Warhammer 40,000: Boltgun is the latest in a long line of video games based on Warhammer. While incredibly hit or miss, the franchise has been on the up lately with the fantastic Warhammer 40,000: Darktide & Warhammer 40,000: Chaosgate. Ignoring the mess that was Blood Bowl 3, is the team at Auroch Digital able to swing that hammer further?
One Man Army
Warhammer 40,000: Boltgun puts you in the weighted boots of Malum Caedo, a veteran Space Marine. His task? To retrieve a power source from a planet infested with the forces of Chaos
Your drop pod is damaged on your way down to the unknown planet. As luck would have it, you are the sole survivor. It’s a good thing you have your trusty chainsaw, the skills to get the job done, and an unquenchable thirst to praise the emperor and turn the forces of Chaos into meaty chunks!
The story is mostly told through beautifully designed sprite-based cutscenes. These just ooze with the feel of that DOS-era of first-person shooters that Warhammer 40,000: Boltgun is aiming to emulate. Aside from that, you’ll get a little blurb at the start of levels and occasionally from your assistant the ever-handy Servo Skill.
While I’m positive there is a bunch of lore here for longtime tabletop warmongers. Unfortunately, I am insanely casual when it comes to Warhammer and generally just stick to playing the games, so the bulk of it just flies over my head. Fortunately, being touted as a “Boomer shooter”, these types of games are generally narratively anemic. You can get by armed only with the knowledge that you’re a badass Space Marine with a job to do and an army to get through.
Back In My Day
As I just touched upon, Warhammer 40,000: Boltgun is being pitched as a “Boomer Shooter“, also known as a throwback shooter. These games are First Person Shooters but follow the designs of games like Doom and Quake over more modern FPS titles such as Crysis, Far Cry, and Call of Duty.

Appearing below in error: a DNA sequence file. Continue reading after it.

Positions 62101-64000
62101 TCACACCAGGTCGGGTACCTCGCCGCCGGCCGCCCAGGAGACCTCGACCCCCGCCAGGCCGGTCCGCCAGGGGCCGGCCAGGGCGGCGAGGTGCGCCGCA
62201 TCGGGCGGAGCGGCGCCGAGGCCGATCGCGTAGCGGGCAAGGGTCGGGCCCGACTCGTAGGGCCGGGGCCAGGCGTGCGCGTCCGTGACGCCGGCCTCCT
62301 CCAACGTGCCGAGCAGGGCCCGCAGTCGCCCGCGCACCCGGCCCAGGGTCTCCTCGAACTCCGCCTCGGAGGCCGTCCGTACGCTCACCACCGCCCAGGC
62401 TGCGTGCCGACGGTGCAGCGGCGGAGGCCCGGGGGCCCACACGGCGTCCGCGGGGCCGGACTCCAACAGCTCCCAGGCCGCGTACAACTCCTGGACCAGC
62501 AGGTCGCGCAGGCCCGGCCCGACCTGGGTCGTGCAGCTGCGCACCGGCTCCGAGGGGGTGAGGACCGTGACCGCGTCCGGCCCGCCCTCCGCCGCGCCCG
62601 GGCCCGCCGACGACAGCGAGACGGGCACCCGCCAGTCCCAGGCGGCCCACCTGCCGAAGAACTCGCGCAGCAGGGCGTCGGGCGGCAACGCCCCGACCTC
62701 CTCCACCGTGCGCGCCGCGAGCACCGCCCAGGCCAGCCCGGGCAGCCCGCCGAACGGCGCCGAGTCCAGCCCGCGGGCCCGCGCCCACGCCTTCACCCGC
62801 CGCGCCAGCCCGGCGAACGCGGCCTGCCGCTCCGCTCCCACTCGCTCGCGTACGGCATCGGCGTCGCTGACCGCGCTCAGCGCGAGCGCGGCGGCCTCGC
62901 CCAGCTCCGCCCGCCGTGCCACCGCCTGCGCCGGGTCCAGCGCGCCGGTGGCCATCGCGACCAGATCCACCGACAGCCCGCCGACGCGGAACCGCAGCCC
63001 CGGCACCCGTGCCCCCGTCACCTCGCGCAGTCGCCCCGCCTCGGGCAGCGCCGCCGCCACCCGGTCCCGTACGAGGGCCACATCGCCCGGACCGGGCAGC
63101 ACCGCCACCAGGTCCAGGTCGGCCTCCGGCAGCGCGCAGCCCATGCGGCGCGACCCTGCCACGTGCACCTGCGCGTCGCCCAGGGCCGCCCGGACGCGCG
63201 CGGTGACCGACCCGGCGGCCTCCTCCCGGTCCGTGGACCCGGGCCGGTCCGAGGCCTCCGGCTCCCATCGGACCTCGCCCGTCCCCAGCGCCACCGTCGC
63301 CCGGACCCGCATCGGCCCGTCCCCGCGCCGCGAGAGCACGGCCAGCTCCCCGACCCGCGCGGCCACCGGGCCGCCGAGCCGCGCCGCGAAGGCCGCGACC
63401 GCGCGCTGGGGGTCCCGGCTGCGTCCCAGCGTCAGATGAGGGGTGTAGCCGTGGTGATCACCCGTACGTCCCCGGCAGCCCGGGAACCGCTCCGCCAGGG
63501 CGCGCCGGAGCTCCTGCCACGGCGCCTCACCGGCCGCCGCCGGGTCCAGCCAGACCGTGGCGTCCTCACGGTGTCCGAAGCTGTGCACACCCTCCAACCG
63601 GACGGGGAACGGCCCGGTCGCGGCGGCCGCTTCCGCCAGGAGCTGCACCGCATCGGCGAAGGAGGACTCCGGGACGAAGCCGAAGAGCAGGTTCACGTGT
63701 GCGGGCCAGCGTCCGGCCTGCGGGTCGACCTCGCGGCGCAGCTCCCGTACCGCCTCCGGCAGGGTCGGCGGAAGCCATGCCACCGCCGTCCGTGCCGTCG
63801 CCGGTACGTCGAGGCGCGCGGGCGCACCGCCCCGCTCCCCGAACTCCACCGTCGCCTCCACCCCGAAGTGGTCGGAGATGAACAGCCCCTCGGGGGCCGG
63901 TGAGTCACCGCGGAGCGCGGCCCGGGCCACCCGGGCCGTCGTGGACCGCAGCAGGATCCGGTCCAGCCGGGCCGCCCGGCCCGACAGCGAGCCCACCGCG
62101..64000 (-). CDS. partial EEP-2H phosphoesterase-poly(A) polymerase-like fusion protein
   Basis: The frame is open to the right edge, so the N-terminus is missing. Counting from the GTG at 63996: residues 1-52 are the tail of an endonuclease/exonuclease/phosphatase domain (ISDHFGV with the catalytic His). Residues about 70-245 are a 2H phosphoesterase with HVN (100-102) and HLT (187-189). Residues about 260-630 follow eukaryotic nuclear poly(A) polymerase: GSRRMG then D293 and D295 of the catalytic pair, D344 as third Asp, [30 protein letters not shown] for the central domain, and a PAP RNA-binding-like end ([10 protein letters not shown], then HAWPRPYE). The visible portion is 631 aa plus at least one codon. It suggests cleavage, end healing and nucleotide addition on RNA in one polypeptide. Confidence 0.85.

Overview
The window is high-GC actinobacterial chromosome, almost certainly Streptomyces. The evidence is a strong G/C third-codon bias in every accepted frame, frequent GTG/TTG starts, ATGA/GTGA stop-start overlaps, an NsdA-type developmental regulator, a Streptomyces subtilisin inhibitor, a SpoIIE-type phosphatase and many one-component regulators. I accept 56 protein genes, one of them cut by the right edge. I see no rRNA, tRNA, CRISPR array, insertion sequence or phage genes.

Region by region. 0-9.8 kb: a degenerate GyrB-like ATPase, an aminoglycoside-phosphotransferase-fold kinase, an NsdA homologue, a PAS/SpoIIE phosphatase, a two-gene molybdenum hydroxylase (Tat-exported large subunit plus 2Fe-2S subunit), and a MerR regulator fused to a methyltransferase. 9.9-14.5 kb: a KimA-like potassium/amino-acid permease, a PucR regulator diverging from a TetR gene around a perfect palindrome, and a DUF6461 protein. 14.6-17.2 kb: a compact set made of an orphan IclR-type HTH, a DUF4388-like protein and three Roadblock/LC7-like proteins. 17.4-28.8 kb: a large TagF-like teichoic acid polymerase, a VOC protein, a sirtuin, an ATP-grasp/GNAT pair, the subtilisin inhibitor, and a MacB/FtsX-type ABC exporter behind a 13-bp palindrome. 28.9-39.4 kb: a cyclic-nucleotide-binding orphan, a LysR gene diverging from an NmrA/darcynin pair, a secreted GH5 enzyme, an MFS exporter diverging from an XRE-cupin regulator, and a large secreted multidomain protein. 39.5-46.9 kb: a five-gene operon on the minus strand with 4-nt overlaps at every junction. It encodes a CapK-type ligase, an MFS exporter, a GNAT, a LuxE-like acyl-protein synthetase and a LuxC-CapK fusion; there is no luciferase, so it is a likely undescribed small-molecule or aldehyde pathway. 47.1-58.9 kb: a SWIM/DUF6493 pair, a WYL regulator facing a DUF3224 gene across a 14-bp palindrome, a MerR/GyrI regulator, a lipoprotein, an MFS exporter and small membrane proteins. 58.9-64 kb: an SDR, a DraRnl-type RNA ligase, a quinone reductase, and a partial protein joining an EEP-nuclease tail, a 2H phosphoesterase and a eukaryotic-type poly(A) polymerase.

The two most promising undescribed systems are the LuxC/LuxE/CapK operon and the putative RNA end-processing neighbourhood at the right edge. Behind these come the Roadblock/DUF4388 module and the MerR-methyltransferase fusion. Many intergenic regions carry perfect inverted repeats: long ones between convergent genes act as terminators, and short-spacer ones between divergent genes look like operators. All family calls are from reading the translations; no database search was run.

Warhammer 40,000: Boltgun doesn’t just achieve the “Boomer Shooter” title by employing a retro style of graphics. It’s the copious amount of enemies, key hunting, and sometimes maze-like areas with little to no setpieces keeping you in control of the handy Space Marine at all times.
The key to Boltgun is its controls and just how good it feels to mow down hundreds of Daemons and cultists. You have this sense of weight as you’re plodding around decaying ruins and military outposts, yet have a surprising amount of speed when it comes to dashing and jumping. A slight delay in turning or stopping from a dash reminds you that you aren’t The Flash and instead wearing a giant suit of armor.
You’ll initially start with the chainsaw/sword melee option which is more than capable of making quick work of weakened or fodder enemies. It isn’t long though until you get the titular Boltgun and the game shifts gear very quickly.
Over the next batch of levels, you’ll find yourself finding a Shotgun, Plasma Rifle, and Heavy Rifle. That is just in the first chapter of the game with even more dropping through the following 2 chapters. While the weapons feel fine, the Shotgun feels rather underpowered which is a Boomer sin. More often than not I kept with the problem solver known as the Boltgun.
That said, to try and keep you from just sticking with one gun throughout, enemies are weak to certain weapons. This is indicated on their health meter by a green up arrow or a down red arrow. Learning which enemy type falls quicker with each weapon is part of the deadly ballet this game offers.
Alongside your weaponry, you also have power-up items you can find, usually in secret areas. These either seriously power up your boltgun or can upgrade the damage value of whatever weapon you have hold of when you pick it up.